CONSTITUTIONAL RECOGNITION FOR INDIGENOUS HEALTH
MURAL HALL, PARLIAMENT HOUSE
THURSDAY, 05 MARCH 2015
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Good morning everyone. I’d like to acknowledge the traditional owners of the land upon which we meet and to pay my respects to their elders both past and present.
I’d like to acknowledge Pat Anderson, it’s a pleasure to hear you speak. Tanya, Tim for the work that you’re doing. My parliamentary colleague Assistant Minister for Health, Senator Fiona Nash. I’m also pleased to say that our shadow spokesperson for Indigenous affairs is here, Shayne Neumann and we have our Shadow Assistant Minister for Health Stephen Jones and a range of other Labor MP’s.
I’d also just like to acknowledge Archie Roach, I hadn’t quite realised that you are performing, so I’m going to put back what I was doing because I last heard you live at a Fitzroy Pub and it’s good to hear you again.
It is also wonderful just to see such a diverse - that’s going to send my advisors off their brain, what I just said. It is also wonderful to see such a diverse group of people committed to the same outcomes.
And so many organisations joining their name to this cause. These actions, this commitment, this leadership is vital.
In her first speech as Australian of the Year, 31 years ago, Lowitja O’Donoghue said:
“We are all here now and we have to solve our differences and live together as Australians.”
She was right then and she’s still right now. That spirit, learning and working together, remains the best way forward.
I acknowledge the mixed results in this year’s ‘Closing the Gap’, some progress undoubtedly, but some matters, the progress is not what it should be. I’d also acknowledge the slower-than-desired, even slower-than-expected progress on Recognition, which is I think cause of some legitimate concern, even disappointment in many quarters – it’s a frustration which many of us share.
The Americans talk about the big mo, momentum. I hope that today is an action which can help push some of the momentum of the big mo in the direction which we all believe in and I particularly welcome the range of Minister Nash’s comments in that context.
When today’s papers are full of discussions about Australians living to 150 or living past 100 – the reality is that that could be on another planet for the reality of too many Aboriginal and Torres Strait Islander people who won’t live to see their 70th birthday.
But I’m optimistic of what people can do when we work together, that we will achieve meaningful Constitutional Recognition, that we will Close the Gap.
Failure is not an option, anything other than success is laziness and a lack of leadership.
Like all of you here, I believe the names of the first members of our Australian family do belong on the Australian birth certificate.
And whatever form of words that we eventually settle on– we can agree that words alone will not be enough, but it is long overdue having the discussion about the words so we can just get on with business. But indeed words alone are not enough.
239 years ago on another continent, delegates from 13 American colonies signed their names beneath the ‘self-evident truths’ in the Declaration of Independence.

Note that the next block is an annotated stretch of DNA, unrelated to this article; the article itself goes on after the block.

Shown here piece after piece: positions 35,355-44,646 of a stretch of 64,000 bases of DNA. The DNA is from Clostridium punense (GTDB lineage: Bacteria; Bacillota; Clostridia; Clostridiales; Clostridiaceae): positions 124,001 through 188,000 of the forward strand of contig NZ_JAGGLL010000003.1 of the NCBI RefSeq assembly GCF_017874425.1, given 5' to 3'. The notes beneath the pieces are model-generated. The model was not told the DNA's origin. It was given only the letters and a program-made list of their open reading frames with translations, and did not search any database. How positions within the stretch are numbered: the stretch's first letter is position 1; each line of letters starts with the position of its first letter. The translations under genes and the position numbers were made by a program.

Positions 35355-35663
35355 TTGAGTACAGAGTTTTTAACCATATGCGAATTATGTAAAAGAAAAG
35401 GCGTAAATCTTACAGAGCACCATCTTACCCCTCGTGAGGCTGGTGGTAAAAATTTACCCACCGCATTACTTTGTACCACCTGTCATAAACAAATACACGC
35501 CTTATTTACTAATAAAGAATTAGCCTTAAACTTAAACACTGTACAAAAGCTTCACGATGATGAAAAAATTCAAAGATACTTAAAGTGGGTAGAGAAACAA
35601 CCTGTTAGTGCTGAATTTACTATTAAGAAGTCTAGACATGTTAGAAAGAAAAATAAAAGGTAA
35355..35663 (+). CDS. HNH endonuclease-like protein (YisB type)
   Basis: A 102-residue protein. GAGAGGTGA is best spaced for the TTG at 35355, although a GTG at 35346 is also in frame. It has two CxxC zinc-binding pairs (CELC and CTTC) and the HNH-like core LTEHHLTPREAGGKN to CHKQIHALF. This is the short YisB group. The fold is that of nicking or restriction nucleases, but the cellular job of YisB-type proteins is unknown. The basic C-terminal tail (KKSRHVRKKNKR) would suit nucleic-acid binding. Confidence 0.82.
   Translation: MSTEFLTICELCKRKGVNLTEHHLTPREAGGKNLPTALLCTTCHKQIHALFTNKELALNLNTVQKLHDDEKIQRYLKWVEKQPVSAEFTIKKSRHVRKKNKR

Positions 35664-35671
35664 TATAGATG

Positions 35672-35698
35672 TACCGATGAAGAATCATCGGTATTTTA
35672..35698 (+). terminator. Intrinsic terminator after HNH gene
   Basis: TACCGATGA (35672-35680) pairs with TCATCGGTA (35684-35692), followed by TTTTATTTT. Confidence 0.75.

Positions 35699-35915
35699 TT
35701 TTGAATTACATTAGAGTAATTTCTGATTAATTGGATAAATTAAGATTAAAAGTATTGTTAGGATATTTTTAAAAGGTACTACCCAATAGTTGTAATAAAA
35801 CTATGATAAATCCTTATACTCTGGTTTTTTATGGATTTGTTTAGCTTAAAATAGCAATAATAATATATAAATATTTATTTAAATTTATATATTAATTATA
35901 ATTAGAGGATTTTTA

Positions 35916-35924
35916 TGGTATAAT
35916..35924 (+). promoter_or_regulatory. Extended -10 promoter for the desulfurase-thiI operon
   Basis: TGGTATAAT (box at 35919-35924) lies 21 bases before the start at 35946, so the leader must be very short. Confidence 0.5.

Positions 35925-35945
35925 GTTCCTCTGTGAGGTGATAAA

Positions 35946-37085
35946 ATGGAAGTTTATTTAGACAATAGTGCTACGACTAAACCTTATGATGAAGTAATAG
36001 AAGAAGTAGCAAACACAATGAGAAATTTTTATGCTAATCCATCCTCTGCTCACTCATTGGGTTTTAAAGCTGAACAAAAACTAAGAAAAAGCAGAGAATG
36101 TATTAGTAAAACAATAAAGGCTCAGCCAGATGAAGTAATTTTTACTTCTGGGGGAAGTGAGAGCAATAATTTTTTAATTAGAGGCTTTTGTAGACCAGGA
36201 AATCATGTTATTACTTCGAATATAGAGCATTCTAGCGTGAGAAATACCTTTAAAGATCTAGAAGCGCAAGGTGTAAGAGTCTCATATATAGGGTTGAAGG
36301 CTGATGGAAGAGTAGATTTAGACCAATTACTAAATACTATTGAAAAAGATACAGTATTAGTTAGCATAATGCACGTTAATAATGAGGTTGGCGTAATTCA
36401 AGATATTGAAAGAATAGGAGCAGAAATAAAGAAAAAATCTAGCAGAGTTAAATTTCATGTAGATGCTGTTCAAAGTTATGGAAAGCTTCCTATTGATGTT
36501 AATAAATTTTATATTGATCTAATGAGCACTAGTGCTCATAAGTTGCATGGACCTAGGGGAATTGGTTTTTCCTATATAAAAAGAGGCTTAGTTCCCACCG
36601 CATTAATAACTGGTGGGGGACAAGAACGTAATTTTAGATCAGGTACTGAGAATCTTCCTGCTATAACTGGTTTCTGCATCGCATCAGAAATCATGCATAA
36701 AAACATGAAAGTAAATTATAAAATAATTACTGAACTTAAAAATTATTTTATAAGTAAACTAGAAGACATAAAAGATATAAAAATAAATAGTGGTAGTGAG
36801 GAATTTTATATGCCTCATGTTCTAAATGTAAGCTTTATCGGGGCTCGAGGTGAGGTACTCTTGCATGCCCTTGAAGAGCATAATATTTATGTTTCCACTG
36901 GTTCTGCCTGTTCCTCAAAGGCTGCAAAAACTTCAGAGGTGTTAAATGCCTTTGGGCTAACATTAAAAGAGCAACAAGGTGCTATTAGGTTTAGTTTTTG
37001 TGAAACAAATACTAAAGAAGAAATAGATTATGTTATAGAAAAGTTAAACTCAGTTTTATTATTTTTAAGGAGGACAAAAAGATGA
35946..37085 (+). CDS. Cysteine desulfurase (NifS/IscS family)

‘All men,’ – that document said – ‘are created equal, and are endowed by their creator with certain unalienable rights’.
Now those words are beautiful, but as we know since then American history still reflected prejudice, segregation and separate, less equal life for millions of men and women.
So our Constitutional Recognition fundamental as it is, like the National Apology before it, must be about more than rhetoric.
Recognition must be more than redress for past wrongs.
Recognition cannot stand merely as an acknowledgement of historical injustice - it must be a declaration of intent, a driver of meaningful improvements.
Equality in our nation’s Constitution must inspire us to seek equality for Aboriginal and Torres Strait Islander people in every part of our national life: education, employment, justice and health.
Improving our performance in health is essential to meeting every other Closing the Gap target.
If you have problems with your health, you cannot work.
If your children are sick, they will miss school.
And if illness forces you to slip through the cracks in education and employment – then the risk of crime and incarceration doubles and triples.
Rather than be daunted by the scale of the challenge before us, let us focus upon what works:
Addressing vision loss alone would close 11 per cent of the health gap.
Tackling smoking through preventative programs reduces rates of cancer and heart disease and it increases life expectancy.
The full implementation of National Aboriginal and Torres Strait Islander Health Plan is another vital step.
The plan was compiled in some significant part by my friend Warren Snowdon, was developed in partnership with Aboriginal people, shaped by the voices of local people and local providers.
This is the best way forward, it is the only way forward – build the partnerships, trust the community, listen to people that know and live this great shared endeavour.
31 years ago, Lowitja said: “Together we can build a remarkable country, the envy of the rest of the world”.
This still holds true.
Let us face the national tests of Recognition and Closing the Gap with confidence and optimism, because like all of you I believe that when we work together, there is nothing we cannot achieve.
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